There are really only two options for Freddy Garcia in Monday's NLDS Game 4: He's going to be the unlikely hero, the 15-year veteran and major-league castaway who musters a bit of postseason magic. Or, Garcia's going to be a punchline in another disappointing Braves postseason.
"Hey, remember that time Freddy Garcia pitched a do-or-die game for us," a random Braves fan in the future might say, "and the Dodgers clobbered us."
With their backs to the wall 2-1 in the series, the Braves are indeed giving the ball to Garcia, who turned 37 on Sunday. He'll try to stifle a Dodgers offense that scored 13 runs a night earlier. If he doesn't pitch well enough for the Braves to win the game, then that's it. They go home. Oh, and to make matters worse for Atlanta, the Dodgers announced they're throwing their ace Clayton Kershaw on short rest.
So Game 4 becomes the likely 2013 Cy Young winner vs. a past-his-prime Braves starter.
Garcia isn't one of those beloved veterans who has been with the team for a while and won the confidence of the fan base. Like Bartolo Colon.
No, Garcia was acquired by the Braves in late August for "cash considerations." He was with the Baltimore Orioles previously, where he had a 3-5 record and a 5.77 ERA in 53 innings. He spent part of the season in Triple-A. The Orioles picked up Garcia after he was released by the San Diego Padres — yes, the Padres — in spring training.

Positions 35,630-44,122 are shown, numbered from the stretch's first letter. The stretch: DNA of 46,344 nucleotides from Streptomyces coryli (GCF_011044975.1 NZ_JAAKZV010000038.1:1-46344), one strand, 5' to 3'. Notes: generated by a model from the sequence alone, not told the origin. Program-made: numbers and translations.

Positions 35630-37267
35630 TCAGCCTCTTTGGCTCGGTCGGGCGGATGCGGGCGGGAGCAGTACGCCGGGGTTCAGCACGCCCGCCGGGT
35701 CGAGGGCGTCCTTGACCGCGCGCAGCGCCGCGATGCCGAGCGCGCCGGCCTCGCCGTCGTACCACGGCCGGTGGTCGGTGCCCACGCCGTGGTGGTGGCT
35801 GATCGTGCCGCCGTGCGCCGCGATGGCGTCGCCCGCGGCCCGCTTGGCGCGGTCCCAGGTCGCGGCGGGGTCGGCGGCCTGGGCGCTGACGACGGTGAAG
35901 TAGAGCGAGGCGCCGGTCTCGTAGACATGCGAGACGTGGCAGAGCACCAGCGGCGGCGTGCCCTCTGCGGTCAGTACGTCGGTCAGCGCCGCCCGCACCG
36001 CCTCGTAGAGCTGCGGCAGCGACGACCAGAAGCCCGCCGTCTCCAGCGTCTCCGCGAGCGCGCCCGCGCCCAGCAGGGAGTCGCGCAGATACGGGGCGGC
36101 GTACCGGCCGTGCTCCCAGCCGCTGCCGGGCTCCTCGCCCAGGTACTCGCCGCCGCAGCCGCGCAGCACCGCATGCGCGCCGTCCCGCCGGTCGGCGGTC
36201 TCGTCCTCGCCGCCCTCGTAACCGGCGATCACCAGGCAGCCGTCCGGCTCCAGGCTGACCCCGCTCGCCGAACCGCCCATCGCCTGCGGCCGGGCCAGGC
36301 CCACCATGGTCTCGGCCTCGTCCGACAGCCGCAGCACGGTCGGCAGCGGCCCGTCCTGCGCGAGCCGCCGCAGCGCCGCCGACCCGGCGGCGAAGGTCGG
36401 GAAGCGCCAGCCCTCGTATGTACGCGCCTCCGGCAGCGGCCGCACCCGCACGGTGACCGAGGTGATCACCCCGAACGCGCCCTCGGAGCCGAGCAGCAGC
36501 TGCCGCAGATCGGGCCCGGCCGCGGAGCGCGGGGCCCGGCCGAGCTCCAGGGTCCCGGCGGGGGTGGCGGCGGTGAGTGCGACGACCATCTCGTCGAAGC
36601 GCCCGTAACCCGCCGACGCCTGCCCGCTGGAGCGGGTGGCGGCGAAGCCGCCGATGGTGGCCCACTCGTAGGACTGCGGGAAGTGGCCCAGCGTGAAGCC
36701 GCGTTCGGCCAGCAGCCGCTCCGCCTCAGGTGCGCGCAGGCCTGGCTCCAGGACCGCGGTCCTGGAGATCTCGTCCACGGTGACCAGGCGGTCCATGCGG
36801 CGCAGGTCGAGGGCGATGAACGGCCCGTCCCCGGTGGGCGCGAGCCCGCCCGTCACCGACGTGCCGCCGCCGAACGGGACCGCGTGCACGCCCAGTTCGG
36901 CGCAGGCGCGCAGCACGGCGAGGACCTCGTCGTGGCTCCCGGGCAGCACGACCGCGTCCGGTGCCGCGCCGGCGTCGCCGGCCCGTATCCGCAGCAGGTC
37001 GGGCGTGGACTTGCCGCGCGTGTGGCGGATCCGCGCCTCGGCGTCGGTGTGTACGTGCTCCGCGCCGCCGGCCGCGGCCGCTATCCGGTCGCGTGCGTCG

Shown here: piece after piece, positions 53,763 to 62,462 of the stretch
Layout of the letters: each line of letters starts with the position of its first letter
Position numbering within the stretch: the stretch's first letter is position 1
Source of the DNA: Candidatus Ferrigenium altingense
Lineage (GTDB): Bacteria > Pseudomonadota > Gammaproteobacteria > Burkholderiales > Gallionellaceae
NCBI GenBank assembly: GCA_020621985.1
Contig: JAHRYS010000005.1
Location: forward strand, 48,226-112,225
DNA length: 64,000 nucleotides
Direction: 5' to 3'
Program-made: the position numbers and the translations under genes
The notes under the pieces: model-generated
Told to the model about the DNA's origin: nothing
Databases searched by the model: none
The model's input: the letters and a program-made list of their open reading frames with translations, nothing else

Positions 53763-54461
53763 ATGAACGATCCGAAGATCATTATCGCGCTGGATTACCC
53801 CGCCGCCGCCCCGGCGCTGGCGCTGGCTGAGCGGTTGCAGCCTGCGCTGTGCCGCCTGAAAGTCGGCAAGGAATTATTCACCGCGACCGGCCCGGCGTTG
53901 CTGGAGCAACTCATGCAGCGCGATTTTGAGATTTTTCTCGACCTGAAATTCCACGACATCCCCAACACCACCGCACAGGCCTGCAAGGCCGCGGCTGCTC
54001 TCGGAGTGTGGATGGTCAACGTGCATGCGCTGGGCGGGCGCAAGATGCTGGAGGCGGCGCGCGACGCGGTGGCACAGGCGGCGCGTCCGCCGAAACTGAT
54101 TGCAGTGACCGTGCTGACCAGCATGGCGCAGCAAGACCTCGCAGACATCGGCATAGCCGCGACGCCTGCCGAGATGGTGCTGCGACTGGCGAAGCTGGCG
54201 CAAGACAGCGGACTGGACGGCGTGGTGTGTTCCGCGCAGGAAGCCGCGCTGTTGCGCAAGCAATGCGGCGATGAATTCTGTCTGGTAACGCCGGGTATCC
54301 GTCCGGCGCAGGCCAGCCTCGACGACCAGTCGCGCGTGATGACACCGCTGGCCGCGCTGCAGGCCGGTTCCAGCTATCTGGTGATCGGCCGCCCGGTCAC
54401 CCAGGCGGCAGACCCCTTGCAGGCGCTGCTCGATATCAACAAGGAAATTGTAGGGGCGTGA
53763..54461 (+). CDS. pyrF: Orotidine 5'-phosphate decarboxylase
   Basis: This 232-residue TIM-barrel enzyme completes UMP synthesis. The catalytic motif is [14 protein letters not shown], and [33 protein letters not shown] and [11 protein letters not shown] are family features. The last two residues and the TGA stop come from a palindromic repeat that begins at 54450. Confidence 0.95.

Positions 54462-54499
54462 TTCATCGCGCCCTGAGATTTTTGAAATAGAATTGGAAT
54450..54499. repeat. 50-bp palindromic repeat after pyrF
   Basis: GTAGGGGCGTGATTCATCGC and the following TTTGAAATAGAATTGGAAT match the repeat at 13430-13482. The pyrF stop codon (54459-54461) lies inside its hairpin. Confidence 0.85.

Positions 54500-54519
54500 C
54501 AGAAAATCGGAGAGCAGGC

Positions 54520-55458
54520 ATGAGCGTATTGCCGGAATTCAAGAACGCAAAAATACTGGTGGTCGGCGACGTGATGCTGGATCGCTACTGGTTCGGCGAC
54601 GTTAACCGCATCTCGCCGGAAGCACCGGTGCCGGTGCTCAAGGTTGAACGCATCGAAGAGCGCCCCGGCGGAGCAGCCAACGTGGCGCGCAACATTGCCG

Garcia was pretty good at one point. He had a 3.05 ERA and won 18 games in 2001. More recently, he had a 3.62 ERA and 12 wins for the Yankees in 2011. But his career ERA is still an un-spectacular 4.15.
Garcia told MLB.com the 2013 season has been tough on him, but he's looking forward to his postseason start:
"That wasn't easy, man," Garcia said. "Being in Triple- A, playing in the big leagues for so long and then this year being in San Diego, Baltimore and now with the Braves, it's been hard for me — but more hard for my family. It [means] being away from my family, my kids. But now I'm here and I just can't wait till [Monday] to pitch the game."
It's easy to look at all this and say the Dodgers have a pretty good shot to close out the Braves tonight. And maybe they do.
But doesn't this have all the makings of a movie? The old veteran against the young gun. A guy finding redemption after a tough season. A team calling on experience when its back is against the wall?
Consider that Garcia has a 6-3 career postseason record with a 3.28 ERA. Included in that is a 2005 ALCS game in which Garcia, pitching for the Chicago White Sox, threw a complete game.
"Hey, remember that time Freddy Garcia pitched a do-or-die game for us," a random Braves fan in the future might say, "and he totally came through. I'll always love that guy."